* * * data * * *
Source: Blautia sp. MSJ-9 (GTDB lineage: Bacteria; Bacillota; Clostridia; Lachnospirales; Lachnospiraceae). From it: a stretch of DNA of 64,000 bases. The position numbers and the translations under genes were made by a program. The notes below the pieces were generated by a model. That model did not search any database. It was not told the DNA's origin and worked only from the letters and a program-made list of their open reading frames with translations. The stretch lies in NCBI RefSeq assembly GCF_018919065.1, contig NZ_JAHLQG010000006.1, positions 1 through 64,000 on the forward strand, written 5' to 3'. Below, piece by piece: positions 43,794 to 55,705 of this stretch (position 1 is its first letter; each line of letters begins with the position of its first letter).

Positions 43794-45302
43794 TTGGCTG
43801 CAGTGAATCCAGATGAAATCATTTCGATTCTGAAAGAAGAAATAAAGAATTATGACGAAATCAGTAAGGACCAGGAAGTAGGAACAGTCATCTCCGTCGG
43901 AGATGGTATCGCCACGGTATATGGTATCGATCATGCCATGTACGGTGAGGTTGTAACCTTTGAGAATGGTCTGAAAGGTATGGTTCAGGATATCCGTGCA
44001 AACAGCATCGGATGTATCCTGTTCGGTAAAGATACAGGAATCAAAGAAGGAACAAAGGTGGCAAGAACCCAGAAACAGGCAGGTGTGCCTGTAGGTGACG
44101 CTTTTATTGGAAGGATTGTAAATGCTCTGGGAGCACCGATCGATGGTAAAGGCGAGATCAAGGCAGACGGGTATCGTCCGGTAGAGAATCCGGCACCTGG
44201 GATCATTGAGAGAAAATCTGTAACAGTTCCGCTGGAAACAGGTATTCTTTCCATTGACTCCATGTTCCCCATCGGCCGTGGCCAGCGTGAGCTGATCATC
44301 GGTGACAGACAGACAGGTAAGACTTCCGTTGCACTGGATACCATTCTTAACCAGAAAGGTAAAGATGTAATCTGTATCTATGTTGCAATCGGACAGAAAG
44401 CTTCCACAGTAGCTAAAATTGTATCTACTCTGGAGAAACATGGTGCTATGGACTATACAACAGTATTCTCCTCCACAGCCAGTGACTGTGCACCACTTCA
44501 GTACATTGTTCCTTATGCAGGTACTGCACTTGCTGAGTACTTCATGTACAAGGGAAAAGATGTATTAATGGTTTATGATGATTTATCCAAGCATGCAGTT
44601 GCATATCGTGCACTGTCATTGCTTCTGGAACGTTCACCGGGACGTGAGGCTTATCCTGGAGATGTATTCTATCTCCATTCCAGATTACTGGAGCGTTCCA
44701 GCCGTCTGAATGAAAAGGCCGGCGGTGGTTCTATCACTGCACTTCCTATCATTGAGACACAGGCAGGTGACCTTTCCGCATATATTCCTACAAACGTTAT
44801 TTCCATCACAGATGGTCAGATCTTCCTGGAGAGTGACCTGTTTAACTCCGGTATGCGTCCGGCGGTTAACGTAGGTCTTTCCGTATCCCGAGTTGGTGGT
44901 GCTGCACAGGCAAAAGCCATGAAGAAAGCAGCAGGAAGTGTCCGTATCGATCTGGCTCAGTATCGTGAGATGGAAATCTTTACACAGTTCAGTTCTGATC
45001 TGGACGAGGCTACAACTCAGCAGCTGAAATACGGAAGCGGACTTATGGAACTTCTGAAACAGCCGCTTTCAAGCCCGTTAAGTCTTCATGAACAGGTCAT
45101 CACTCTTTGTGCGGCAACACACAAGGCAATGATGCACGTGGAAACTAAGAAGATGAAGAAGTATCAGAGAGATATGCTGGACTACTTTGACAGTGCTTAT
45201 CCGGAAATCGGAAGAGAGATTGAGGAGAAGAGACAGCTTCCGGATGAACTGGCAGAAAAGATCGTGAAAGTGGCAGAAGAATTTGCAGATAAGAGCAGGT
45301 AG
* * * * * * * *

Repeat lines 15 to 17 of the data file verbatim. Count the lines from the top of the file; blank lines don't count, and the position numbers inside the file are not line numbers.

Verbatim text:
44901 GCTGCACAGGCAAAAGCCATGAAGAAAGCAGCAGGAAGTGTCCGTATCGATCTGGCTCAGTATCGTGAGATGGAAATCTTTACACAGTTCAGTTCTGATC
45001 TGGACGAGGCTACAACTCAGCAGCTGAAATACGGAAGCGGACTTATGGAACTTCTGAAACAGCCGCTTTCAAGCCCGTTAAGTCTTCATGAACAGGTCAT
45101 CACTCTTTGTGCGGCAACACACAAGGCAATGATGCACGTGGAAACTAAGAAGATGAAGAAGTATCAGAGAGATATGCTGGACTACTTTGACAGTGCTTAT